Retina News

Can Ultrasound Technology Help us See?

Submitted by amandacarlson on Thu, 04/21/2022 - 12:46

It has been projected that by 2029, the majority of age related eye diseases will be retinal degenerative diseases, which causes progressive vision loss. Technology could be the answer- A new research study at USC is looking into the use of Ultrasound to stimulate retinas of the blind. An ultrasound uses sound waves in order to produce an image. It is often used to produce an image of a developing baby inside the mother. This technology can be modified to stimulate vision.

Mitochondria role in the Cones

Submitted by amandacarlson on Wed, 03/30/2022 - 16:27

Photoreceptors are the cells of the retina that help us to see. The two types of photoreceptors are rods and cones. Rods are responsible for low light vision, while cones are responsible for color vision. Photoreceptors need lots of energy in the form of ATP to carry out their reactions and signals. This energy comes from the hard work of the mitochondria organelle. Photoreceptors need to utilize more energy at night than during the day. 

Fetal Alcohol Syndrome and the Eyes

Submitted by amandacarlson on Thu, 02/24/2022 - 17:40

Fetal Alcohol Syndrome (FAS) is a condition that explains the changes in a child that may occur if the mother drinks a certain amount of alcohol during pregnancy. Consumption of alcohol during pregnancy can severely impact a fetus because the fetus does not have fully developed mechanisms for processing alcohol in the body as an adult, and the fetus' ability to deliver oxygen can be disrupted. Alcohol can pass through the blood of the mother into circulation in the fetus, causing impaired development of the nervous system, and vital organs such as the heart and kidneys. 

Drug Interactions with the Eye

Submitted by amandacarlson on Wed, 02/09/2022 - 19:01

Certain medications and drugs can cause side effects in the eyes. Interactions between drugs and the eyes, a sensitive organ, can range from merely an annoyance to serious conditions. It is important to be aware of the side effects to the eyes due to medications or drugs that you may be using. 

Technology in Eye Care

Submitted by amandacarlson on Mon, 11/29/2021 - 15:37

Over time and with several technological advances, eye care has become less invasive and more helpful for an array of eye issues. For instance, the discovery of Laser assisted in situ keratomileusis (LASIK) eye surgery has eradicated the need for many people to wear eye glasses or contact lenses each day. LASIK eye surgery is a procedure that is used in order to correct vision problems in the eye by reshaping the cornea. The procedure is done using a cutting laser for very exact cuts and reshaping.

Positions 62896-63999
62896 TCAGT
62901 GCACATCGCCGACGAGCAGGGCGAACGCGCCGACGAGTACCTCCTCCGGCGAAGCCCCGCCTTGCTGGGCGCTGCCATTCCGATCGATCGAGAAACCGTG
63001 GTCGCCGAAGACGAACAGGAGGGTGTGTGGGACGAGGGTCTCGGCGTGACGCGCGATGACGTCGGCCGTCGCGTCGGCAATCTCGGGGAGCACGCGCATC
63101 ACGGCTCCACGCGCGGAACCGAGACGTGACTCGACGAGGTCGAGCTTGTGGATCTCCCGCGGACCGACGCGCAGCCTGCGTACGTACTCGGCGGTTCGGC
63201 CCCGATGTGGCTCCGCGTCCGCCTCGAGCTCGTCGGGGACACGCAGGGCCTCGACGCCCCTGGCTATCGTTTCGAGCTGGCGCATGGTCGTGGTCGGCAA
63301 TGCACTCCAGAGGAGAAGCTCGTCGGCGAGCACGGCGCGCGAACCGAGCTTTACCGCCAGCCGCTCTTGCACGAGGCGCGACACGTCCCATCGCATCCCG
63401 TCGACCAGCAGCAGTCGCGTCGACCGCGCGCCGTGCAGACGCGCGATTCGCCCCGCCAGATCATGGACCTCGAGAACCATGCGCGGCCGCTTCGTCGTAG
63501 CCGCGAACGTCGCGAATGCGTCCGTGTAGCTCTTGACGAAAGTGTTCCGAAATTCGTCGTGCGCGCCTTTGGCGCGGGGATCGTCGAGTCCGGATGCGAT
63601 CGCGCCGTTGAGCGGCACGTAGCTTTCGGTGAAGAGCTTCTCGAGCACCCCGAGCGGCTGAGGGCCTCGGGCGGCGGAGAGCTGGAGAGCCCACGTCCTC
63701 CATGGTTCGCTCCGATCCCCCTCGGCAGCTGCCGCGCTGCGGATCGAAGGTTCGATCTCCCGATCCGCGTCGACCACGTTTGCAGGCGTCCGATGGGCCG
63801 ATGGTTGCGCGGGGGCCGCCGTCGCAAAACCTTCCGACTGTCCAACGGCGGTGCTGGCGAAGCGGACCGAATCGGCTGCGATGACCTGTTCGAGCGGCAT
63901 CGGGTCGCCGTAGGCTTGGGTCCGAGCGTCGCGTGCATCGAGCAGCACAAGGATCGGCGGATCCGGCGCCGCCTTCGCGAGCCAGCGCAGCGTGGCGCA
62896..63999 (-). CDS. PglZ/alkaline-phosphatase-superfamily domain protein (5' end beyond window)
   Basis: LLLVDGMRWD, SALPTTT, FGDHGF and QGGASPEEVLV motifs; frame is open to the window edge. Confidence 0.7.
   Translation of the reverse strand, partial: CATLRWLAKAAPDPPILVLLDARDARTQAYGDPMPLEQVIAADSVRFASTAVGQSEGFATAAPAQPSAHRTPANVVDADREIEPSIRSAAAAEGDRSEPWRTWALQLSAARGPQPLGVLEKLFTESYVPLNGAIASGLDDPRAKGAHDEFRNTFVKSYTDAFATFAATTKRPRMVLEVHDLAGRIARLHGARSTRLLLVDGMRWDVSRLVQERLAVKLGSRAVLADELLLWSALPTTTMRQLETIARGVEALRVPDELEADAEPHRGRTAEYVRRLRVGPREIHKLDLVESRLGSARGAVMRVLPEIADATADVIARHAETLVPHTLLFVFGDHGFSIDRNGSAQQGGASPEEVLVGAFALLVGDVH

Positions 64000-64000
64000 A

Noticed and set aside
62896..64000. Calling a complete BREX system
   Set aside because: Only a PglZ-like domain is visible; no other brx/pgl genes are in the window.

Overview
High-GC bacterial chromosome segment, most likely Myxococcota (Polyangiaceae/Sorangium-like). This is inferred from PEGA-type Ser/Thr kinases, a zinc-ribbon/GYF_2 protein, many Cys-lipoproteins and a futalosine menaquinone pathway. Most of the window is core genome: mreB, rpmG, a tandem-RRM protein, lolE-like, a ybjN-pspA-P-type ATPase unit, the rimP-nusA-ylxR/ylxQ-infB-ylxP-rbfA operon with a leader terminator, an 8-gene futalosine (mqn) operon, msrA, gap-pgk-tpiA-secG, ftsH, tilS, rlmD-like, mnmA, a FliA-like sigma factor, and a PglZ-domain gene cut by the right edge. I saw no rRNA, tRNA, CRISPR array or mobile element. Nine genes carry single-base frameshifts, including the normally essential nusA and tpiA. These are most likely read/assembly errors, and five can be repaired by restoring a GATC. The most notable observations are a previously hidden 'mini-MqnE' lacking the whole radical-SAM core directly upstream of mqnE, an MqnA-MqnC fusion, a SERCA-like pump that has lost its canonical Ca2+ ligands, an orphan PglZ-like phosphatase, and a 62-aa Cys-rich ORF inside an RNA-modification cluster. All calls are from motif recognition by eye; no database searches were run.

Can Cells of the Retina be Restored?

Submitted by amandacarlson on Sun, 09/12/2021 - 21:18

An experiment conducted on mice has revealed that aging and damage to the eye could be reversed. A specific group of genes called OSK can help to regenerate axons within retinal ganglion cells (RCGs). Retinal Ganglion cells can be seen below, depicted as the red colored lines in the picture. RCGs are important cells of the eye that gather information from our visual world and send it to the brain through the optic nerve, which is made up of RCGs. The discovery from this experiment is crucial those suffering from glaucoma, a condition in which intraocular pressure increases.

Development of the Eye

Submitted by andreasavu on Sun, 05/09/2021 - 22:06

The human eye begins to develop around the 17th day of pregnancy and by the 32nd day, the lens of the eye is clearly visible. The iris also begins to form and as it grows, the development of the optic stalk and precursor to the optic nerve establish a connection to the forebrain. 

Around the sixth week, the lacrimal glands begin to form but interestingly enough, do not produce tears until the third month after birth! This is why babies do not shed any tears when they cry. The eyelids begin to form around the 8th week, as seen  

Circadian Rhythms and the Eye

Submitted by danielltanner7 on Thu, 05/06/2021 - 11:48

Human circadian rhythms are the natural processes by which our body regulates 24-hour cycles including the most well-known, the sleep cycle. It is an important biological timer that allows our body to properly eat, rest, and regain energy during certain times of the day. It is controlled by the hypothalamus, which will send out signals and chemicals throughout the day to coordinate different processes in the body based on the biological clock.